The properties of alloyed materials are a fundamental issue in Materials Science. For years, layered semiconductors of the TX2 type (T=Mo, W; X=S, Se, Te) have been the subject of a varied range of studies due to their interesting electric, optical, catalytic and structural properties. In this sense, MoxW(1-x)S2 alloys have been recently reported [1,2]; but most of their properties haven’t been delved into yet. In this contribution, we focus on the local optoelectronic properties of such atomically thin (up to 6-8 layers) of MoxW(1-x) S2 . These properties have been probed by low-loss EELS measurements  and we have examined the bandgap behavior for different alloying degrees of such nanomaterials as well as a function of the number of layers.
These works have been carried out using a FEI Titan Cs probe-corrected microscope equipped with a monochromator (working at 80 KV and with an energy resolution of ~180 meV).
Figure 1 displays three HRSTEM-HAADF micrographs of three different monolayers of MoS2, Mo0.5W0.5S2 and WS2 samples, respectively. The alloying effects of such materials can be easily distinguished from the HAADF image corresponding to the Mo0.5W0.5S2 sample (Fig. 1(a) second image from the left). The areas of reduced number of layers have been selected via optical and low-magnification TEM images and identified for the low-loss measurements, see Fig. 1(b).
Low-loss EEL spectra, using the spectrum-line mode, have been recorded in regions where different stacks of a few layers can be noticed, see Fig. 2. In each of these stacks, easily recognisable for being the flat regions in the HAADF intensity profile (Figure 2(b)), several spectra have been integrated over a window of 10 to 12 nm. After zero loss peak (ZLP) extraction, the different spectra are fitted to obtain the band-gap value in each of these zones. In parallel, the thickness of these areas has been estimated, using the standard procedure . Finally, these results show a relation between the band-gap of the material and the number of layers for every composition (Figure 2(c)).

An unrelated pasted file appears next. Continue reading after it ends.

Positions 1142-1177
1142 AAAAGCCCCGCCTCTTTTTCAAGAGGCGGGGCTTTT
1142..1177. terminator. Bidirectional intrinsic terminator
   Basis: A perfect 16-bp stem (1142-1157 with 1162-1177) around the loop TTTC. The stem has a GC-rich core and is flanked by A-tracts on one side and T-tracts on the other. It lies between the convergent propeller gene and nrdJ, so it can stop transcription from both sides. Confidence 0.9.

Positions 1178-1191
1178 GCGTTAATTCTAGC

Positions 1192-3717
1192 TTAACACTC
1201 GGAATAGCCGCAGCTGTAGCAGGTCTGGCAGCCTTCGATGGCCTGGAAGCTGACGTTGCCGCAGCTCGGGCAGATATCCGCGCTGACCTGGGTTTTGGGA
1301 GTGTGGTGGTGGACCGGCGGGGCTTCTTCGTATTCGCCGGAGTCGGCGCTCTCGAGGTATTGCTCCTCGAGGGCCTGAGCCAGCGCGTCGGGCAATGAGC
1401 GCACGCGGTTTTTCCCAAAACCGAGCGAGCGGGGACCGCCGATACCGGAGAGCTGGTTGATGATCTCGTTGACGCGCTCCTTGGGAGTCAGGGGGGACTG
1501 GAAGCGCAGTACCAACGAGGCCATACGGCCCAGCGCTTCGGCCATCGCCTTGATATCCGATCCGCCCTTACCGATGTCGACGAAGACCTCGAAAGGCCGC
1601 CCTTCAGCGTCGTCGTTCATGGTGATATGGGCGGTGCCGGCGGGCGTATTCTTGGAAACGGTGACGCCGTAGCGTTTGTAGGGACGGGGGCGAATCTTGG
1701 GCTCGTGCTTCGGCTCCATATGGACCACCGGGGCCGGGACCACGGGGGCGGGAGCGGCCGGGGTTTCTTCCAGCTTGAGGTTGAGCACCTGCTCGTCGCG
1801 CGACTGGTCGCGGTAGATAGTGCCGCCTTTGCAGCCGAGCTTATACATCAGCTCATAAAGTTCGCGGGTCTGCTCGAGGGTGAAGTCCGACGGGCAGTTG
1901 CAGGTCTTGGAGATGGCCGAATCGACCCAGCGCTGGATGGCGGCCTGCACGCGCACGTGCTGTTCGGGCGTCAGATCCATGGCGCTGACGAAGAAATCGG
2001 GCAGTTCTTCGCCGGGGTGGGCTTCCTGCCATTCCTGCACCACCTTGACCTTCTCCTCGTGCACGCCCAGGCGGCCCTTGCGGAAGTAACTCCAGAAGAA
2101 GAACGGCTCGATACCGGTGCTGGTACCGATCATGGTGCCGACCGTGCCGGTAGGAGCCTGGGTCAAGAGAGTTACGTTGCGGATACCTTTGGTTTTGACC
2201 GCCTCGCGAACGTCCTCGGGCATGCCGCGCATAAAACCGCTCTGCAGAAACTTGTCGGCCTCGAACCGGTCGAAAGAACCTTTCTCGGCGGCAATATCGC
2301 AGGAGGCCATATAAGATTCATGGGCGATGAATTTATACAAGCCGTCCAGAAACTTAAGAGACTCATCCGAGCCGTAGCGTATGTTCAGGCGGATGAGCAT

All these results will be deeply discussed in the framework of previous experimental (photoluminescence) and theoretical (DFT calculations) works carried out in these material [1,2]. In conclusion, the present studies improve our knowledge of the optoelectronic properties of atomically thin layered alloys of dichalcogenides and provides further insight into the potential applications of these materials.
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This work was supported by the project ESTEEM2 (Integrated Infrastructure Initiative – I3, Grant Agreement 312483), the Spanish MINECO (FIS2013-46159-C3-3-P) and from the EU under Grant Agreement 604391 Graphene Flagship. Low-loss EELS studies were developed at the Advanced Microscopy Laboratory (LMA) of Institute of Nanoscience of Aragon (INA) – U. of Zaragoza (Spain).
To cite this abstract:Mario Pelaez Fernandez, Kazu Suenaga, Raul Arenal; Gap measurements via low-loss EELS on atomically thin MoxW(1-x)S2 nanoflakes. The 16th European Microscopy Congress, Lyon, France. https://emc-proceedings.com/abstract/gap-measurements-via-low-loss-eels-on-atomically-thin-moxw1-xs2-nanoflakes/. Accessed: May 26, 2020
EMC Abstracts - https://emc-proceedings.com/abstract/gap-measurements-via-low-loss-eels-on-atomically-thin-moxw1-xs2-nanoflakes/